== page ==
Some notions about how we live life are worthy of inspection in the spirit of spring cleaning. I’m choosing my first four that come to mind. Two are up for modification or eradication, and two are keepers that have served me well.  What are yours? The Vulnerable:  A lady is judged by her home’s cleanliness.  This comes from Mother, who always said, “You never know who’ll visit.” I guess she was the opposite of a hoarder; someone who makes sure no one visits. The result of her belief was constant busyness and a mom who didn’t take time to smell the roses. From dishes to laundry to dusting, vacuuming, cooking and shopping, she left no job undone for long. My struggle today is toward clean enough to relax a bit, to live comfortably and to find things. Who doesn’t prefer a beautiful house where the contents are in place and order prevails? The balance I seek is elusive when others aren’t committed to the cause and when I remember that homemaking mother who sat down only when she was exhausted. I don’t have time for that. This is such an easy comeback for anything we’re not doing. Mainly, I don’t have time to weed, to bake or to talk on the phone. Those also happen to be things I don’t enjoy; I’d rather be planting, attending a play or writing an essay. Still, sometimes we use “I don’t have time for that” as a socially acceptable way to avoid responsibility. In reality, everyone has the same amount of time:  24 hours per day. We choose how to spend it. So if a husband asks, “Why don’t you take a cooking class?” the reply could be “Because that’s not the way I which I choose to use my time.” My time is available, but if my heart’s not in it, I won’t invest. So whenever someone says, “I don’t have time,” I hear it as “That’s not something worth finding the time to do.” The task then becomes describing the benefits well enough to motivate the doer. The Embraced:  Always wear a little smile. Again, Mother taught me this one among other “young lady” admonitions. The idea was to present a positive face, literally, no matter what was happening or likely to happen. (Sadly, that also applied when Daddy came home way too late.) The habit has served me well, because no matter what my challenges, it’s unfair to meet others with a scowl or even a look of contemplation. Why scare people or have them worry before we’ve spoken? Why make a blank or somber expression the first one they see? Giving everyone the benefit of a smile promotes the kinds of connection I prefer. Offer it up to Jesus.  We were taught this by Sister Alphonsus in the first grade, usually when we began to cry about something. Whenever we were hurt, challenged, depressed or angry, we recalled His sacrifice for our sins. Somehow, that was to help our pain seem minor or to mirror His own. Considering all those who’ve endured horrible diseases and insurmountable challenges is still helpful to me. They believed and persevered through trouble, and that should energize us to weather hardships. How they overcame and survived are fascinating stories, and hearing them...

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I-PHONE Redemption

Posted by on Apr 15, 2013 in Memoir | 1 comment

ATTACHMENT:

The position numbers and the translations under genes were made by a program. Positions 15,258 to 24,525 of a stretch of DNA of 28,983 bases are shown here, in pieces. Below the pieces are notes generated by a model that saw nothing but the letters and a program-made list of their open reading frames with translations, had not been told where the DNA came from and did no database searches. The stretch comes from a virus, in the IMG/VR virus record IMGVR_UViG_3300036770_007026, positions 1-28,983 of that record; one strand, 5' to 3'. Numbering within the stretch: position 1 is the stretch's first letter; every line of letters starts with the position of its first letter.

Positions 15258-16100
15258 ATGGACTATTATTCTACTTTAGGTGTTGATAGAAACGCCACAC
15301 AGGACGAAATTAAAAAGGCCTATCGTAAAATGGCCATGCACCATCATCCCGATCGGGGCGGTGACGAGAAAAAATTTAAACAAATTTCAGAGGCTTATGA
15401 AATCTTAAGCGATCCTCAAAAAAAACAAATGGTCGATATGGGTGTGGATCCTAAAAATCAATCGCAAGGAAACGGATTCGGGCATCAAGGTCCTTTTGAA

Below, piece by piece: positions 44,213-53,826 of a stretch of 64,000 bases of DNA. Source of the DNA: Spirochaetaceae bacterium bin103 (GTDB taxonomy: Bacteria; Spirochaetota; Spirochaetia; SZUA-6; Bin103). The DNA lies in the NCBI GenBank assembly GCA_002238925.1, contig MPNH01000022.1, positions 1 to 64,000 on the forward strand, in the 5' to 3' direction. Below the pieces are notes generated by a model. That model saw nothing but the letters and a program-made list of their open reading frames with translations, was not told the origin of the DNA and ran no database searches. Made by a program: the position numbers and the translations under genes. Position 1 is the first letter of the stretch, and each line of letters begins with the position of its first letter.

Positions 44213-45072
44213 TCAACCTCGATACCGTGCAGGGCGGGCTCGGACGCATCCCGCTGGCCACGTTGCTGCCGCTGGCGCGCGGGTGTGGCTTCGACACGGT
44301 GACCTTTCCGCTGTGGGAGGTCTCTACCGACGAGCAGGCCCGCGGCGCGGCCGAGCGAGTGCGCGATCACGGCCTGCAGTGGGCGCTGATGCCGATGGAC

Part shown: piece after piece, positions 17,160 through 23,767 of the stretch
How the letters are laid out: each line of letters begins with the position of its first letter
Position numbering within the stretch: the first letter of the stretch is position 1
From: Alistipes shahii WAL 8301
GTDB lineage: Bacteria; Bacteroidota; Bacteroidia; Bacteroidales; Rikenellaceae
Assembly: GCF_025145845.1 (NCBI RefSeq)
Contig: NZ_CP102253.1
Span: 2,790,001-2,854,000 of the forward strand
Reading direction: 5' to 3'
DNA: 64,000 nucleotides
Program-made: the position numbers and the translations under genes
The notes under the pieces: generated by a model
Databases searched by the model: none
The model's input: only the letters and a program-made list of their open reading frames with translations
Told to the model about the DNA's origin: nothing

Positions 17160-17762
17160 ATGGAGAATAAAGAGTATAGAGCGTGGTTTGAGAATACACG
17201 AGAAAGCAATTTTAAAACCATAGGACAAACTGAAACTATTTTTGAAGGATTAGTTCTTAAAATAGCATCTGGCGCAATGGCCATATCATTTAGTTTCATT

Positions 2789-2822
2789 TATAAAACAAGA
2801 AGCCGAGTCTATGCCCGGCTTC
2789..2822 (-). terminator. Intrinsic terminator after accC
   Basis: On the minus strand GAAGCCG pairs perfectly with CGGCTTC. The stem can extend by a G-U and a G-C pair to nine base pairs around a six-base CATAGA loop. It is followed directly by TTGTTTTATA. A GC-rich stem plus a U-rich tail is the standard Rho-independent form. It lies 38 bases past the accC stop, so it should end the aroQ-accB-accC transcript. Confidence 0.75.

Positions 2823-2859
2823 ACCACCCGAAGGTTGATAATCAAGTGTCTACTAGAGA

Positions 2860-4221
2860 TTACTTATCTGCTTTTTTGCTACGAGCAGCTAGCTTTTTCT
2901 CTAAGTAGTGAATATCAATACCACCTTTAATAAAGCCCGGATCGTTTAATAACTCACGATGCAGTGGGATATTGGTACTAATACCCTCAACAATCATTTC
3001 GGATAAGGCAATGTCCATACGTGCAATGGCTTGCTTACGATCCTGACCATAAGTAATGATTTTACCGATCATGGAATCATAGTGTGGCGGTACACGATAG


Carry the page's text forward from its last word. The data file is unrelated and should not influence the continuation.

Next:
A friend’s constant absorption with his I-Phone can be annoying, but yesterday he referred me to an article sent by “quick page,” whatever that means. You can find it at  http://www.foxnews.com/opinion/2013/04/14/tell-me-who-are-3-reasons-to-share-your-story , but I’m presenting it in entirety here: ‘Tell me who you are’ — 3 reasons to share your story Apr 14, 2013 6:00 AM EDT (from Fox News Opinion Quick Page-from Robert V. Taylor) It was a life-shifting question from South African social right activist and Anglican Bishop Desmond Tutu inviting me to tell him about my life – “Not what you’ve done, but who you are.” No one had ever asked me such a question before. Most of us expect the inevitable question of “What do you do?” from strangers. When you can respond to “Tell me who you are” a dramatic shift happens in your engagement with others and your experience of life. It was 1980 and I was in my first one-on-one meeting with Tutu. I had decided that instead of serving in the South African military — which enforced apartheid — I would go to jail. I didn’t know if I could survive prison so I went seeking Tutu’s advice. I was a 22-year-old privileged white kid in the presence of a 49-year-old internationally known human rights activist who was an iconic figure to me. I was honored to be in his presence and my nervousness quickly gave way to being floored by his unexpected question. As I told him about the physical pain that had transformed my life during two spinal surgeries as a teenager I wondered why I was intuitively telling him these details. I spoke about the loneliness and fears while hospitalized for six weeks at a time. I related how a book I read and re-read in the hospital by Trevor Huddleston had upended my life. Huddleston described the vibrant multi-ethnic, multi-cultural community he had served outside of Johannesburg that had been bulldozed by the apartheid government because of those defining qualities. I described Huddleston’s book as my first conscious awakening to the realities of my own country and an invitation to be involved in the anti-apartheid movement. When I told Tutu that Huddleston had been like a visitor to me in the hospital he burst out laughing! I wondered what I had said to evoke such a reaction. After settling down Tutu told me of the loneliness and fears he had experienced as a teenager hospitalized with tuberculosis. Then he said, “Trevor Huddleston was my priest. He used to visit and read stories to me.” In that moment I realized how profound Tutu’s simple question was. “Tell me who you are” is an invitation to discover who we are in oneness with others revealed through unexpected connecting stories. It is why the question matters for the sake of our well-being and that of the world. On the surface anyone might have assumed that there not much of a common thread to our lives. Yet his question revealed shared transformation, decades apart. On this new common ground he said that there would be a time for young men like me to go to jail for refusing to serve but that time was not now. He arranged for me to leave the country and within ten days I was on a flight to New York City. So how do you respond...